Gaming's biggest space opera returns
The iconic spacefaring adventure "Mass Effect" is back today with "Mass Effect: Legendary Edition," a single, remastered version of all three games.
Why it matters: There is no series like "Mass Effect" — even when it comes to BioWare's other choice-driven RPGs like "Dragon Age." "Mass Effect" is a big ol' space adventure first and foremost, but it’s also about loyalty, love, and tough calls.
"Mass Effect" follows Commander Shepard — a hero players can customize for looks and gender — across three games as they wage war against a galactic threat known as the Reapers. Key choices carry through all three games, whether it’s who survives, or who you ally yourself with.
- "Mass Effect" (2007) is a classic sci-fi thriller, where Shepard races to stop a turncoat operative hungry for power.
- "Mass Effect 2" (2010) is a miscreant adventure centered on building a ragtag squad, culminating in a final "suicide" mission where everyone's survival is on the line.
- "Mass Effect 3" (2012) brings the trilogy to a close through a more somber, war-focused story about loss and consequence.
BioWare has also updated the game to be more inclusive.
- Environment and character director Kevin Meek previously told Axios that a top priority was improving customization options for non-white characters — especially when it comes to hair.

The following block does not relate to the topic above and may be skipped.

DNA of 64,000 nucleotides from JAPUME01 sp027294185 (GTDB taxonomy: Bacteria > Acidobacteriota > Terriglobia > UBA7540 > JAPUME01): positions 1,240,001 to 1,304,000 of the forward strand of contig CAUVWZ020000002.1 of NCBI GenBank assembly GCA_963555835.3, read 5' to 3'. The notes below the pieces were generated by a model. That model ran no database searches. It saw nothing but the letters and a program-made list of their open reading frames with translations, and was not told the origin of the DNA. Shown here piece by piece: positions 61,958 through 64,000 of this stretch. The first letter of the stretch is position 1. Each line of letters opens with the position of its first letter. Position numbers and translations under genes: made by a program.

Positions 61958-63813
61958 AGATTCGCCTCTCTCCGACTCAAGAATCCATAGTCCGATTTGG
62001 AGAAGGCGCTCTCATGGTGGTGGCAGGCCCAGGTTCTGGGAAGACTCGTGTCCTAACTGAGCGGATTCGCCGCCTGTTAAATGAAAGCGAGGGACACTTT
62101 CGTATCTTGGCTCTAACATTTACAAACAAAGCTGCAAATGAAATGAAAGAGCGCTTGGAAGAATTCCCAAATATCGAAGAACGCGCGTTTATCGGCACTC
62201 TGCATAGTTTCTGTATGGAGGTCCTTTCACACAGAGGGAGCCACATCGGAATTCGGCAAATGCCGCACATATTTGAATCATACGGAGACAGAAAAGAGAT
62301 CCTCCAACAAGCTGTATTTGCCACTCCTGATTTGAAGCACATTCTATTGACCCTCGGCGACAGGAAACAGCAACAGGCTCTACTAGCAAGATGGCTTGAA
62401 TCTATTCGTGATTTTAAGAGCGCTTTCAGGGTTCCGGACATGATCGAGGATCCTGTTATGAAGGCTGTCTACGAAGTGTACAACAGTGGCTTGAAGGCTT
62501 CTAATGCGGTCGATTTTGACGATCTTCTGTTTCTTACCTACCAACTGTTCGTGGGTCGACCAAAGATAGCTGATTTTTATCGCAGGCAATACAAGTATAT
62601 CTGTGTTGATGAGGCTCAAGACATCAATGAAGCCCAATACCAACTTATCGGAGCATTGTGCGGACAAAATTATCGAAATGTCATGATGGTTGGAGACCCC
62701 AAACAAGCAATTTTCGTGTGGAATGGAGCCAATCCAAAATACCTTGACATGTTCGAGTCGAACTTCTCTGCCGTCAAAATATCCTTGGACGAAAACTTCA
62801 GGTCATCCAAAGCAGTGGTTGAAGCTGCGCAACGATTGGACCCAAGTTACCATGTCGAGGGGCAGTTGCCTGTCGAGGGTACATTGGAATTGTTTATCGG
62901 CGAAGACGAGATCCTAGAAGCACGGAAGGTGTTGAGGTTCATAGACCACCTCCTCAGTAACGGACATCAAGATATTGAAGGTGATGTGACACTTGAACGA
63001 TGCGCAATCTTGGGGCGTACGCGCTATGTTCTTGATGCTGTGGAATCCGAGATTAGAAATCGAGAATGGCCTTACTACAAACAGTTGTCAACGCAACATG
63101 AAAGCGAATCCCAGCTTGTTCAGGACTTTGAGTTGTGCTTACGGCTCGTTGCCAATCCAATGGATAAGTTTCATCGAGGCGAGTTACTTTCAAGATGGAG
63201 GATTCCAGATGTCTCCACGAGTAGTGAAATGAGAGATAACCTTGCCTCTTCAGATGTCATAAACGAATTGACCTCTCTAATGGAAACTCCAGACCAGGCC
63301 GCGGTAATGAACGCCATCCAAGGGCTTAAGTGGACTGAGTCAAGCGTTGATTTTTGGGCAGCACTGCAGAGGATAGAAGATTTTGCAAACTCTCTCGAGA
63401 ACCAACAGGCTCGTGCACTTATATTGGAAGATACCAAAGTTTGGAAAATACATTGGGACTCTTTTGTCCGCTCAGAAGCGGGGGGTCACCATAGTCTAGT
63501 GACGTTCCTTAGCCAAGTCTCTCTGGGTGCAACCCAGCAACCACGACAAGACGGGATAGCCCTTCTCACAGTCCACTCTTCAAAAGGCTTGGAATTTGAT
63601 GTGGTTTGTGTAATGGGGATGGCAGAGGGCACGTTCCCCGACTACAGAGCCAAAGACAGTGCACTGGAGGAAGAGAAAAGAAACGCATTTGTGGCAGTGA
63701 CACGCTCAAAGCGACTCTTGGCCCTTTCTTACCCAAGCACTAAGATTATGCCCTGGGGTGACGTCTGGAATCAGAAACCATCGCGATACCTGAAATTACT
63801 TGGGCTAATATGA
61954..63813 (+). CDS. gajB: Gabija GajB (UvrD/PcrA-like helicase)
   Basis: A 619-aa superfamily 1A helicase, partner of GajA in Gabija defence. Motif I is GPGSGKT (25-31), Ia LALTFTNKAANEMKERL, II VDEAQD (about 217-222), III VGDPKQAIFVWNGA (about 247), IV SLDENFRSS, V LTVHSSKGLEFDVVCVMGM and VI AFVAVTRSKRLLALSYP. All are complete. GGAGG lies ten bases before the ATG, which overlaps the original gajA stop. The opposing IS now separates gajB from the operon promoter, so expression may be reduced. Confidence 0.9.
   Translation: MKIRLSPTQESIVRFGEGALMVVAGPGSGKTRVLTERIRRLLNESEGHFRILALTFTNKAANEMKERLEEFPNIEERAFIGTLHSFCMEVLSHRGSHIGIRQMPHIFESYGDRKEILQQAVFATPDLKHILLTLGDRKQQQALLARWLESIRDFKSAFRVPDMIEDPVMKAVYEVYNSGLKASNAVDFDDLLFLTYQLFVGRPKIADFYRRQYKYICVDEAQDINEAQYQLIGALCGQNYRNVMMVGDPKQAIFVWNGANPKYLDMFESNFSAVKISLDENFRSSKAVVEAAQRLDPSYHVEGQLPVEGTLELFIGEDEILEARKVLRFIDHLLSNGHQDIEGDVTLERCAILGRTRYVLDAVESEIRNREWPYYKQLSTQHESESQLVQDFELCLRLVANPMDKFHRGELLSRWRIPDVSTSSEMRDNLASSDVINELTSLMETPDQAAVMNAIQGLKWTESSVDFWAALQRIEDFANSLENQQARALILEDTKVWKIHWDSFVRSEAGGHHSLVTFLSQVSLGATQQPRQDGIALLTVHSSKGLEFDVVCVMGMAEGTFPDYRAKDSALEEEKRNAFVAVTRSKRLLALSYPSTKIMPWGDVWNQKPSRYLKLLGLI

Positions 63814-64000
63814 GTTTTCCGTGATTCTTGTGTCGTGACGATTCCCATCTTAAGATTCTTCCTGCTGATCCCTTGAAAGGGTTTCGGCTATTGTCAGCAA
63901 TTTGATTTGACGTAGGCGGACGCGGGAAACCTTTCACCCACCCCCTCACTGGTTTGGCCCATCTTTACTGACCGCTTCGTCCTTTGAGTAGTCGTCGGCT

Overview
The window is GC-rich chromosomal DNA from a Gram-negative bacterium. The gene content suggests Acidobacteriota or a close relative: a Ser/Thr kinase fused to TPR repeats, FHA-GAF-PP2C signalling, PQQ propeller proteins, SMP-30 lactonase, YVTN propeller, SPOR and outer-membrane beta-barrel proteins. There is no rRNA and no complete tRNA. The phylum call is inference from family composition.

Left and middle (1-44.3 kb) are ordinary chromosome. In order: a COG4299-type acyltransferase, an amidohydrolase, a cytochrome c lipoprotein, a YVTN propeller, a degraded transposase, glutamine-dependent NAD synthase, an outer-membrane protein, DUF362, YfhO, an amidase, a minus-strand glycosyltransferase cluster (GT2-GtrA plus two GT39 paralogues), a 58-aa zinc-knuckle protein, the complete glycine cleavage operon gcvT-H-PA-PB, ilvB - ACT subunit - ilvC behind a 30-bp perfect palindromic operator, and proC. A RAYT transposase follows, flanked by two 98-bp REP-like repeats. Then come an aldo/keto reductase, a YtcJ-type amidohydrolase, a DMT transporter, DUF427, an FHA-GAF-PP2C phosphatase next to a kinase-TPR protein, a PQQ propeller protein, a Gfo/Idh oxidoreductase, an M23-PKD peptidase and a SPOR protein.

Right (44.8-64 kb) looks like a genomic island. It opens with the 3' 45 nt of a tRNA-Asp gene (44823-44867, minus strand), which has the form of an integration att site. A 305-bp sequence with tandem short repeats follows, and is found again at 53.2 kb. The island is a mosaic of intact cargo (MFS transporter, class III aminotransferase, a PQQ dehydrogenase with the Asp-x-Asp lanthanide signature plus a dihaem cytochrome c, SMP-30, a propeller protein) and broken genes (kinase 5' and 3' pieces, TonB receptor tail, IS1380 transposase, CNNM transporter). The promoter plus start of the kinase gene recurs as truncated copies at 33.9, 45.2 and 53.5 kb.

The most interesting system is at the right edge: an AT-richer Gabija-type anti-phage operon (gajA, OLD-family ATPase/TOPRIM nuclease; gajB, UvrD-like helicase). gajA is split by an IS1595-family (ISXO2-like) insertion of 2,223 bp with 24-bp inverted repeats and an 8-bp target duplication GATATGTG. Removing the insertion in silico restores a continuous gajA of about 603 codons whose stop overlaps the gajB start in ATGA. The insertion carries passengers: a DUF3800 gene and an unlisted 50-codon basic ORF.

- A canonized version of the female version of Shepard (aka FemShep) wasn't created until "Mass Effect 3." Legendary Edition finally puts the red-headed FemShep front and center from the start by using her as the default female option.
The ending of "Mass Effect 3" ending was notoriously divisive among fans who believed their choices were ultimately inconsequential to the game's three outcomes; they signed petitions, made FTC complaints, and sent passive aggressive cupcakes.
- Eventually BioWare released an "extended cut," a free download that expanded on the game's final mission and ending.
- In Legendary Edition, the extended cut is now the definitive conclusion.
- The greater argument about BioWare's call is that it set a precedent for fans to impose their will over creatives. Consider the modern equivalent: the successful fan push to release the Snyder cut of "Justice League."